Date of Graduation


Document Type


Degree Type



Eberly College of Arts and Sciences



Committee Chair

Robert Blobaum

Committee Co-Chair

Katherine Aaslestad

Committee Member

Joshua Arthurs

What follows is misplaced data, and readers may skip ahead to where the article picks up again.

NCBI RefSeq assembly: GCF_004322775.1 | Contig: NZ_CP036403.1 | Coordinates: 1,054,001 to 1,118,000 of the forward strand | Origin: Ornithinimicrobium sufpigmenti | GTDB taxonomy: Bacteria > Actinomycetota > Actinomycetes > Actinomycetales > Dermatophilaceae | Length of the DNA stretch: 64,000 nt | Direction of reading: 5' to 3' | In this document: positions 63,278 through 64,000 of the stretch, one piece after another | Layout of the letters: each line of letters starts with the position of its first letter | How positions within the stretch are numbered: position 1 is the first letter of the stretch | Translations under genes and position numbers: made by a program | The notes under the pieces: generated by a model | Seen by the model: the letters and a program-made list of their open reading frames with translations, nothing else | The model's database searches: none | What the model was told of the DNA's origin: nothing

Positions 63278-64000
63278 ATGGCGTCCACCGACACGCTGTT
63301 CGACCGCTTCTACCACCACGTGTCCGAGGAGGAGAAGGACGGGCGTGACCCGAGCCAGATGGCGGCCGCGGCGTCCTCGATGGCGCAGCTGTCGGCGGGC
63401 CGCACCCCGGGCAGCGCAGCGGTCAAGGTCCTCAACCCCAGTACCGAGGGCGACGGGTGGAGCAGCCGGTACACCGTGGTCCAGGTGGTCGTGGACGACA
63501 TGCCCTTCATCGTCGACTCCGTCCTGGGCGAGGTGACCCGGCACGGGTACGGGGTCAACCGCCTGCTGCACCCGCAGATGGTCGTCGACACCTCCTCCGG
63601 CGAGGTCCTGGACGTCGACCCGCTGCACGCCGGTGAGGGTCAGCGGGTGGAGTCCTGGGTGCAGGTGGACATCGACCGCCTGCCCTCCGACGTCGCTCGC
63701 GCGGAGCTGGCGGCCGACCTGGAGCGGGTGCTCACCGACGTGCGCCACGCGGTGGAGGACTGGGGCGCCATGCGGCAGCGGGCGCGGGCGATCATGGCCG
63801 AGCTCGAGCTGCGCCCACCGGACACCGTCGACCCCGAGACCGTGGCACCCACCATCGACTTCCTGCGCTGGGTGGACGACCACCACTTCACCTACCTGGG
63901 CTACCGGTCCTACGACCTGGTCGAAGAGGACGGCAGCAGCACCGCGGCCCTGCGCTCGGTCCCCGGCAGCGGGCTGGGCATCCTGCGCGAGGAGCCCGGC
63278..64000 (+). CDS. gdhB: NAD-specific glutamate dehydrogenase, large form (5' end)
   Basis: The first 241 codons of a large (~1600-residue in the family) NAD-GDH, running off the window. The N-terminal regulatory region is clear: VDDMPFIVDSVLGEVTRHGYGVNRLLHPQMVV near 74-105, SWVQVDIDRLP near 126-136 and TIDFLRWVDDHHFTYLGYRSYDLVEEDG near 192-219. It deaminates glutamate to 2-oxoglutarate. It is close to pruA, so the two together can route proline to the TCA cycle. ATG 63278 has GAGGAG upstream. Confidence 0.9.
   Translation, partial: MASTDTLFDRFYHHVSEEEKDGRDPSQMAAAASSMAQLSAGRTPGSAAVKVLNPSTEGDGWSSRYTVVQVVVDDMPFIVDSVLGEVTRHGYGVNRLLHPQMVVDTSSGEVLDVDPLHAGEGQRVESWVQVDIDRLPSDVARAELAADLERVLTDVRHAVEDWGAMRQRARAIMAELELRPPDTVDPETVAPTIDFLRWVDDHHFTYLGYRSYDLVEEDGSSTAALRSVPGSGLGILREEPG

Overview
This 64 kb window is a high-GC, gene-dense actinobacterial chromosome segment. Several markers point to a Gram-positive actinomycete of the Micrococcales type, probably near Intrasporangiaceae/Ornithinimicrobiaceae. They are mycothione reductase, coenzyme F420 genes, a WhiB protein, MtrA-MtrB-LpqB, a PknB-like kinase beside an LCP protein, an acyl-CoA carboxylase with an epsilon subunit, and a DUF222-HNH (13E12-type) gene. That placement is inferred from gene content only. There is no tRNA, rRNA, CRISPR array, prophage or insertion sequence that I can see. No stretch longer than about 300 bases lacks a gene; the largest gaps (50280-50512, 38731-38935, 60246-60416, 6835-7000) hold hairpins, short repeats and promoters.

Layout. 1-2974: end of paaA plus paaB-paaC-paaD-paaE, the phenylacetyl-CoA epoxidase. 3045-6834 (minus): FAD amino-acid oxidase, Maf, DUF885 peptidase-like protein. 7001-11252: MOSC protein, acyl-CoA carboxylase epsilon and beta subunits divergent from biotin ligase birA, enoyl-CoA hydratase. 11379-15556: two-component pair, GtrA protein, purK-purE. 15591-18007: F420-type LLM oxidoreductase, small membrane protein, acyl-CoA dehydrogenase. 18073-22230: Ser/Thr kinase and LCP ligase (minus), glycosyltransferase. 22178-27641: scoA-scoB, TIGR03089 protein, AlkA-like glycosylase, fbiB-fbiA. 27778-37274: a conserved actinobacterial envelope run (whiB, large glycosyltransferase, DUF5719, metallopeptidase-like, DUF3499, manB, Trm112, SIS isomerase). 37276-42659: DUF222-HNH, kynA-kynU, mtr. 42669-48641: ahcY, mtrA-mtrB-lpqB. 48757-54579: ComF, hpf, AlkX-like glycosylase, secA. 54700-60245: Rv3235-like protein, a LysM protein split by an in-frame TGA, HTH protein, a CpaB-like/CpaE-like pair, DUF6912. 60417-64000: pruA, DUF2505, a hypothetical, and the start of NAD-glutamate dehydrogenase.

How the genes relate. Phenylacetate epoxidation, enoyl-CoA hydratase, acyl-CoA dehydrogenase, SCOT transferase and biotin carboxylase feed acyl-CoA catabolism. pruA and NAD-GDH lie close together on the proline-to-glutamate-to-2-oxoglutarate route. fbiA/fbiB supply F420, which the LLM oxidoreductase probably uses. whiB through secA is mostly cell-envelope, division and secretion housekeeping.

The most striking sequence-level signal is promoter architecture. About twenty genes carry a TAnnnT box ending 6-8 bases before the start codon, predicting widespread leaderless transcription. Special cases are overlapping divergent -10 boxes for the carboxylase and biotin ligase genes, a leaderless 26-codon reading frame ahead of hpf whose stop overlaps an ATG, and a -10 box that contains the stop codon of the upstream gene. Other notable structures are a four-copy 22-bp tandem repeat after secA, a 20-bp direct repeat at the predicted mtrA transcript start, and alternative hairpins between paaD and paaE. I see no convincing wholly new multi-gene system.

The end of the Second World War was not the end of the explosion of human rights abuses from the Nazi occupation of Eastern Europe. In Czechoslovakia as well as Poland, there were outbreaks of retributive violence driven toward the German ethnic minorities present within their liberated boundaries. In both cases, the governments of Poland and Czechoslovakia began a state sponsored, and Potsdam Conference approved program, of "orderly and humane" expulsions. While most twentieth and twenty first century historians have attributed these actions in Czechoslovakia as a continuation of the historical relationship between the Czechs and Germans of Bohemia and Moravia, this study's contention is that these actions fundamentally altered the relations between the two groups by eliminating the Germans. Czech-German relations had included not only competition and destructive actions, but also coexistence, cooperation and inter-marriage between the two groups.;This study utilizes primary and secondary source material to analyze the critical aspects of this relationship as it pertained to the Nazi occupation of the regions of Bohemia and Moravia and the postwar Czechoslovak administration of President Edvard Benes. Under the direction of Reichsprotektor Konstantin von Neurath and then Reichsprotektor Reinhard Heydrich, the Nazi Protectorate of Bohemia and Moravia was polarized along ethnic lines between those who were German, those who could be Germanized, and those who were undesirable. For the first time in Czech history, the traditional state of identity transience between Czech and German no longer existed. German atrocities, including the complete destruction of the village of Lidice as well as the arrest or destruction of all resistance groups pacified the Protectorate under the Nazis for the remainder of the war.;The suffering experienced under the Nazi occupation manifested itself as the Soviet Red Army liberated the region. The newly freed Czechs took the opportunity to take revenge upon the Germans, arresting many as collaborators, deporting the rest. This was a dynamic shift in the postwar relations between the two ethnic groups. Further intensifying this change were the directives issued by Czech President Edvard Benes in the Great Decree, which further penalized Germans based substantially on their ethnic heritage rather than their actions during the war. This study will further explore these policies as well as the effects of the international community. The final portion of this study will analyze the long-term effects that the expulsion of Germans from Czechoslovakia had on the state's future. It will especially look at the outbreak of debate centered on the repeal of the Benes decrees and the Czech accession to the European Union, which clearly demonstrates the importance of the topic of research even in the venue of modern minority policies in the European Union and modern relations between the Czech Republic and Germany.